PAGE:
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The Gangsta Geek: The Role of Technology in Sneaker Reselling

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Yeezy. Jordan. Nike. Dunks. Sound like a Millennial gender reveal party? Not so! These are just some of the sneaker brands being bought and flipped, contributing to a $2 billion market. A market rife with fast-moving stock, big adrenaline rushes, and backdoor deals, all at the hands of the high-tech wizards that run—pun intended—the show.

With sites like proxydrop.com/ popping up, the sneaker reselling market is becoming more and more accessible and not just to the gangsta geeks. Although, having some knowledge of technology is imperative.

The cultural importance of sneakerdom is said to have started in the mid-80s with the release of Nike’s Air Jordan 1 sneaker. The basketball sneaker was named after Chicago Bulls basketball star Michael Jordan. The incredible public response to the release of this sneaker and the aftermath is said to be what birthed the notion of flipping sneakers.

It was the first time that an athletics shoe wasn’t just worn by those who played the sport, but also by fans of the player. The shoe became a fashion statement away from the court, selling over 4 million pairs of shoes in their debut year.

The following year, Nike chose to limit the release of the Jordan 2 to just 30 stores, jacked up the price, and still struggled to keep up with the demand. With the advent of eBay in the mid-1990s, there was a sudden market for non-retailers. This market has continued to explode, especially in the super trendy, seemingly impossible to satisfy sneaker market.

And so began the illustrious history of the sneaker reselling market projected to be a $30 billion industry by 2030, according to Yahoo Finance.

Staying on Track with the Tech 

So how does selling second-hand shoes contribute over $1 billion to the US market? Well, a couple of tech-savvy, sneaker-loving geeks decided to cash in and play the game.

The subculture of sneakers is a vast and profitable one. By using the technology available to their advantage, these sneaker geeks are able not only to turn heads but turn a stiff profit too.

“Sneakerheads” (the colloquial term for sneaker enthusiasts) typically invest thousands of dollars and countless hours into staying ahead of the curve when it comes to new sneaker releases. With the help of technology like bots, virtual private  servers (VPSs), proxies, and software, these tech whizzes constantly work to stay one step ahead of each other.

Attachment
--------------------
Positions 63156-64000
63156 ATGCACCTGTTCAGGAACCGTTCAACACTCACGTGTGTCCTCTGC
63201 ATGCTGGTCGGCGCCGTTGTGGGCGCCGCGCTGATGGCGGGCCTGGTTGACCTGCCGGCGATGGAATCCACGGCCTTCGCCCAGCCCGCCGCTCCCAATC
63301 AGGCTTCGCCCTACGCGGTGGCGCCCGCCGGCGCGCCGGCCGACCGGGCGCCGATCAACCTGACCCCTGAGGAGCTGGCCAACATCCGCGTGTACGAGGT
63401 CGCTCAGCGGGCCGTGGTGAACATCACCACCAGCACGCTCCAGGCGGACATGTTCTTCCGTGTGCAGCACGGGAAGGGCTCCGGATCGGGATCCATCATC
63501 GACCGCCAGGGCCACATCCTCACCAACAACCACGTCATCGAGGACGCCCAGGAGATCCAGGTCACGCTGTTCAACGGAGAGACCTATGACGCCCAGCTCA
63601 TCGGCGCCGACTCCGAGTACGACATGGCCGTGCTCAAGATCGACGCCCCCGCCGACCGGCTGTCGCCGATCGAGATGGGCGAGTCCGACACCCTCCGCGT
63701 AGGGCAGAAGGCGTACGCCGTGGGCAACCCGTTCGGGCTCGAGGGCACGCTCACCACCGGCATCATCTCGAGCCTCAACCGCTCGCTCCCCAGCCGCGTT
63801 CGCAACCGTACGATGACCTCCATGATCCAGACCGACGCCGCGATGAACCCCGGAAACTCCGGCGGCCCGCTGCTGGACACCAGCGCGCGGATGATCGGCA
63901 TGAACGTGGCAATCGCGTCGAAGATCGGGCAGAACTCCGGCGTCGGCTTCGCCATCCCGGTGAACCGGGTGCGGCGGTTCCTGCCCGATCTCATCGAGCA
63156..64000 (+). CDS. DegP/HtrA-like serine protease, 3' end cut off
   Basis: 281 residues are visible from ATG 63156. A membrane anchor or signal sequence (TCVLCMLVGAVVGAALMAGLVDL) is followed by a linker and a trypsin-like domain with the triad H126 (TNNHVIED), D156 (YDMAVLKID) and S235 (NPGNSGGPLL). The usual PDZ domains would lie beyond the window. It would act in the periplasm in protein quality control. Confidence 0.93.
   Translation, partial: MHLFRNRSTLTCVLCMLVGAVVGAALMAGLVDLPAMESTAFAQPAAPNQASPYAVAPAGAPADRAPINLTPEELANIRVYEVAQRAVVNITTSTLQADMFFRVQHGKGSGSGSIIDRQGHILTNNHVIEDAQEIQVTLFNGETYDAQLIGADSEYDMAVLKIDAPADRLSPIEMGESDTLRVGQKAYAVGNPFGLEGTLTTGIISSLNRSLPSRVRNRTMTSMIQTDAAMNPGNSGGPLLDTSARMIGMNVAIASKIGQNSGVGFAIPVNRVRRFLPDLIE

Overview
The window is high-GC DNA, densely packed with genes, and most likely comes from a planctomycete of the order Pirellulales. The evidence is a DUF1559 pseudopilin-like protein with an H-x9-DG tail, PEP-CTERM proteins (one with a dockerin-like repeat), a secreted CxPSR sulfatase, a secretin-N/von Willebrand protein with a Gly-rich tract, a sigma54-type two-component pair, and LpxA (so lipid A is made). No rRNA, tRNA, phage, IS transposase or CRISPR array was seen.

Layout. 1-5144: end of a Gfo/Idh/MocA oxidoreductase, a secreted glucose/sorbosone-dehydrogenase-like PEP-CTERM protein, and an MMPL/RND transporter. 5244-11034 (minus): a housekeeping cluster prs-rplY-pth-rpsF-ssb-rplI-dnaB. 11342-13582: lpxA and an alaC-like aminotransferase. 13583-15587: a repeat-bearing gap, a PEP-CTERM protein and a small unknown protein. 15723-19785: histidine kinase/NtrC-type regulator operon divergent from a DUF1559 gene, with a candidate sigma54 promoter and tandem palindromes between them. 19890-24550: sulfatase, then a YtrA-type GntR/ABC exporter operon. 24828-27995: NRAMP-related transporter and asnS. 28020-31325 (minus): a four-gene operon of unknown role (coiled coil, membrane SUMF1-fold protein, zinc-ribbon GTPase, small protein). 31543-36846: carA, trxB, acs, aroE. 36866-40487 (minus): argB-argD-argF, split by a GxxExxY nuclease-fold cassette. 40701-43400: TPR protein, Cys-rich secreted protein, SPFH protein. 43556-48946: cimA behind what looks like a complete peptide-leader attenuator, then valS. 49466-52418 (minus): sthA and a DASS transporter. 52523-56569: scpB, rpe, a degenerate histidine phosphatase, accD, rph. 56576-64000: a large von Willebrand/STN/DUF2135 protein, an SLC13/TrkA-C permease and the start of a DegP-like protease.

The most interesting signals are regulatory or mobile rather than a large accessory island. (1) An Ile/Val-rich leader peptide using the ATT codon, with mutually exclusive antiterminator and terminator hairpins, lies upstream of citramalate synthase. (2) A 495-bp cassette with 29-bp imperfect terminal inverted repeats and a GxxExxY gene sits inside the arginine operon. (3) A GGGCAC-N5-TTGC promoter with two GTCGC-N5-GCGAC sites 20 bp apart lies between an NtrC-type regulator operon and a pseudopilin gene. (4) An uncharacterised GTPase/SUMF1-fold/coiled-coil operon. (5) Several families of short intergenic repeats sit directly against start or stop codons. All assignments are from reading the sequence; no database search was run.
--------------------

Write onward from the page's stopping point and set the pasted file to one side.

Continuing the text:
Due to many retailers limiting stock to one pair per buyer, buyers often have to look within their communities to find the human resources to make the drop profitable. They employ a “Cook Team,” which is a like-minded group of individuals found on chat or communication software like Discord or Slack.

These cook groups exchange information on markets, release dates of new stock, reselling estimates, and other reselling-relevant information. They can also team up to assist one another on the day of a drop by operating software, handling bots, and inputting credit card information to buy up as much stock as possible.

Bots and What Not 

Bots like Kodai sneaker bot, Cybersole, and Ganeshbot are software applications that essentially help serious resellers buy more sneakers than those who manually input details. These bots accelerate the check-out process, ensuring buyers have access to more stock. Bots also assist in overcoming the “one pair per buyer” hurdle.

In this case, bots, much like sneakers, are tricky to get and expensive to get if they sell out. Developers will usually launch via Twitter and only have a few bots available. There is also software available to help buyers find newly released bots, ensuring buyers stay on the pulse.

Bots and Proxies

For bots to function at their best, they usually need proxy networks. These proxy networks disguise themselves as other networks helping users to overcome cart limits and geo-blocking. Server proxies can make it appear as if a large corporation is buying, and residential proxies can change the user’s location. Both of these enhance anonymity, which is essential in staying ahead in sneaker reselling.

To Server and Protect

Sneaker-specific servers work in a very similar way to game-specific servers. They cut out the fluff that slows down the system, and they protect your online real estate. VPSs are excellent at ensuring certain outcomes like speedy internet, anonymity, and access.

Sneaker servers can make things go even smoother by providing close proximity to sneaker dropped sites, where milliseconds can make the difference between coping or not. These servers also help ensure your bots keep performing optimally, keeping users close to the action, regardless of their geographical location.

There are many options available for those interested in access to VPSs, and the costs vary depending on your needs.

Conclusion

In the flurry of the internet, a lot can go unnoticed. To make it as a geek gangsta, you’ll need to be as tech-savvy as possible. The landscape in sneaker reselling changes rapidly and with new bots and servers popping up almost daily, the sneaker reselling market is one to watch.